Those Brave Old Railway Gentlemen


Iron Road

THOSE BRAVE OLD RAILWAY GENTLEMEN

The Retired Railway Gentlemen’s Rest Home Christmas Re-union at the Railway Institute—as seen, and related by ex-Guard Tom Turtle.

(Tune: Fine Old English Gentleman)

That’s where the brave old veterans met, of various ripe old ages
To talk about the good old days, their salaries and their wages.
To keep these “Beanos” most select—a motion was submitted—
That boys of under sixty years were not to be admitted.
The train men soon forgot the past—the “failures” and “hot boxes” They had been fully occupied in purchasing hot soek-es.
To help them look their very best, they wore their Sunday clobber
And bought ’emselves a nice new hat for twelve or fifteen bob-er.
These brave old Railway veterans—all of the good old days.

There were pictures all around the walls—of engines, trucks and trains-es,
Electric staffs and tablets, with loops of couplin’ chains-es.
A trophy made with railway gear—of barrows, ropes and sprags-es
And detonators, oily waste, some old hand lamps and flags-es
And there these dear old buffers sat in Sunday shoes and hose-es
And drank big mugs of Billy Tea to warm their dear old noses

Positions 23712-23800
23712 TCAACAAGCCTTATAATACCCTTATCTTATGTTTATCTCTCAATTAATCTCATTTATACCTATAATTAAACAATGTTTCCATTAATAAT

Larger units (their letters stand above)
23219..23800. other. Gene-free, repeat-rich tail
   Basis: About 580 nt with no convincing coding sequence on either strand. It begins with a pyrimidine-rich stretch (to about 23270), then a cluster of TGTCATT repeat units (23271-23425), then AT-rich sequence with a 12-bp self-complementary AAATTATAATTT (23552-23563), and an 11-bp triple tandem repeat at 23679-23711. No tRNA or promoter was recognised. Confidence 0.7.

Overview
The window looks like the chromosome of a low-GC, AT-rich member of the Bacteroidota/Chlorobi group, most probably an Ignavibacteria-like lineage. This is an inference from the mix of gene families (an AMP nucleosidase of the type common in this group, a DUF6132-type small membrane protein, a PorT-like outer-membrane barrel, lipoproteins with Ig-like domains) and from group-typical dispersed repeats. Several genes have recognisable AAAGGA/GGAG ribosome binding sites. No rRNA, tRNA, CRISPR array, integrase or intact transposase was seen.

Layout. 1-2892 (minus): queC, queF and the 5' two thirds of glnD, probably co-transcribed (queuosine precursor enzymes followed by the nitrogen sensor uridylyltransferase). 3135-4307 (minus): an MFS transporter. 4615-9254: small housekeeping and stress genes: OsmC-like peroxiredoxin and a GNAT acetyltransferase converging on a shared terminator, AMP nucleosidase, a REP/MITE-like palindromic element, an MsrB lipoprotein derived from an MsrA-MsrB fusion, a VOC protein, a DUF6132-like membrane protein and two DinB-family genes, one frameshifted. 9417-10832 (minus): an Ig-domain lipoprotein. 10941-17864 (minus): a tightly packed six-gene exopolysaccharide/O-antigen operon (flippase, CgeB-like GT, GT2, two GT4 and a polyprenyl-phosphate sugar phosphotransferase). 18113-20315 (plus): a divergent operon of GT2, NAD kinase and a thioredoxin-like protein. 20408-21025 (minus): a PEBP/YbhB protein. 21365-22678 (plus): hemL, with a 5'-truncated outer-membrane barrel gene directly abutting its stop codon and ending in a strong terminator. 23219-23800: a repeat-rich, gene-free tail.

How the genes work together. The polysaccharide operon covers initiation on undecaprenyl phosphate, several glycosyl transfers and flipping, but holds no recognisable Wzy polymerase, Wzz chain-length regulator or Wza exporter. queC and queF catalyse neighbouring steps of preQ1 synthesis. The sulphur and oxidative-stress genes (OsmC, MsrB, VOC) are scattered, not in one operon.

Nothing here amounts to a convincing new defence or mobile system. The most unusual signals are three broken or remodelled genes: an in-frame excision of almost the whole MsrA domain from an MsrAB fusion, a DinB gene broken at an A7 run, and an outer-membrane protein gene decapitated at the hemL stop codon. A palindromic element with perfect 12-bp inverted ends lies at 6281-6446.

They swapped tall yarns of bygone years—of life-and death escapes-es
Of funny things they’d seen and beard, of various size and shapes-es
These fine old railway gentlemen—all of the good old days.

Guard Jabbers told an awful tale of fierce cyclonic breeze-es
When all the bloomin’ bark and leaves was blown off all the trees-es
When the Station Master lost his hair—a-scratchin’ of his brains-es
While try in’ hard to get a glimpse of fly in’ trucks and trains-es
For the rivers all wus roarin’ with the very worst of floods-es
Which covered every bloomin’ train with logs and rocks and muds-es
The bridges was all upside down—the rails wus tie in knots-es
(He was too full to tell ’em more—so that M all the lots-es)

These fine old truthful railway men—all ‘of the good old days.

From The Retired Rail and Tramwayman 1933

NOTE:
Referring to the above accompanying poem by the late J. V. McCarney, submitted by Mick Mulhearn who says that there were three brothers McCarney in the loco up north in those early days, John Vincent, Tom and Joe. Each was given a special name so to dis- tinguish them one from the other. Mick says he knew all the men mentioned. The names of those referred to as Dr, Old Nat, Dug and Cabby are Jimmy Mc- Donald, Nat Munso”: Andy Douglas and old Bill Parsons. Cabby resigned in the 8O’s and kept the Lass O’Gowrie hotel at Wicham.

The train was a bout to start when the door of a carriage opened containing a solitary traveller. A pretty blond girl stepped in and sat in the corner seat. “Excuse me…” the travelling salesman started to say, “If you speak or annoy me I shall call the conductor” snapped the pretty girl.

The train rolled on, and after a lengthy pause the man made another effort to speak, but again the girl threatened to call the conductor. At last, the train rolled into Central and the man rose with determination in his eyes. “I don’t give a damn if you call the conductor” he said, “but I want that bag of grapes you’ve been sitting on for the last ten miles.”

Pinkie march 1 1927